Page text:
Now, think about it. This place had plenty of people leaving because they didn’t fit in the bar. It also had around 40 empty tables “waiting for people who may come or not for dinner”.

They were leaving money walking out the door!

Does this make any sense to you? It surely doesn’t make it to me.

They were blindly following some nonsensical rule that dinner tables were only for dinner, and letting people walk away while having empty tables. It would’ve been so easy for them to follow my recommendations and use the restaurant space… Instead, they preferred to stick to their guns and let people leave the place unhappy.

Now, if you follow my blogs, newsletters or read my book, you know how important is for restaurants to make their clients feel happy and special.

Do you think that they accomplished that? I don’t think so, I’m surely won’t go back to that place.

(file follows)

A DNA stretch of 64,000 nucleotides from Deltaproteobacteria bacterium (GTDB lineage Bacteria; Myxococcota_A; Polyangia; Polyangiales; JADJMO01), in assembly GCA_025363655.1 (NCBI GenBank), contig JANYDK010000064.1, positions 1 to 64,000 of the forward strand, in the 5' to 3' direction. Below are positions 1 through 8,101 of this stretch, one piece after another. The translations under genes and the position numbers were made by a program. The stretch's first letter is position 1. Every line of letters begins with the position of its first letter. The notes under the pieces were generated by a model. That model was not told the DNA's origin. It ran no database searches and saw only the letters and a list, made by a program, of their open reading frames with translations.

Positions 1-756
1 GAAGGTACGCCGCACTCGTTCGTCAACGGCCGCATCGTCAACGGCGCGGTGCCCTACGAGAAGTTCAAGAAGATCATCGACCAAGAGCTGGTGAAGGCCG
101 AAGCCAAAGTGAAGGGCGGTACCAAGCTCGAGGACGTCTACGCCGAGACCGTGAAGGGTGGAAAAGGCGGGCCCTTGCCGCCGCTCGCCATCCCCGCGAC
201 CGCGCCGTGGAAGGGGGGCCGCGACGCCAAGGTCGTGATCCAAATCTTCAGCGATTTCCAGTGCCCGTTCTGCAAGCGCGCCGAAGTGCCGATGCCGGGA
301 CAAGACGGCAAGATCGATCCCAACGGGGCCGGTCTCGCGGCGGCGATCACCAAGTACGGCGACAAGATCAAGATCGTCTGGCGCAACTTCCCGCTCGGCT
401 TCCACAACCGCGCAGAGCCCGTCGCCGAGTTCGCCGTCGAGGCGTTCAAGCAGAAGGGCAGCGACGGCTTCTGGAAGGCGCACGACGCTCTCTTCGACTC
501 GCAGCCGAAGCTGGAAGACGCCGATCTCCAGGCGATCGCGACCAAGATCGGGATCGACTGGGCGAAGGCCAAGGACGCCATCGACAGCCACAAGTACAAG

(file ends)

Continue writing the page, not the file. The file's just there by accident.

There is plenty of restaurants with bars and happy hours to make me happy without to be waiting in line next to empty tables.

Jose L Riesco
www.myrestaurantmarketing.com

How Customers Are Looking for Restaurants

If you think that your potential customers will find your restaurant in the Yellow Pages, think again.

First watch this video, and then keep on reading…

Did you get it? People, (and not only young people, this also includes your potential customers) go online to look for places to eat. No more browsing in the paper ads or opening the thick yellow book. No Sire.

The Web not only provides them with information regarding the offers around them, but also gives them a map with the location, photos of the place, directions to get there and the most important, opinions from other people about the restaurants.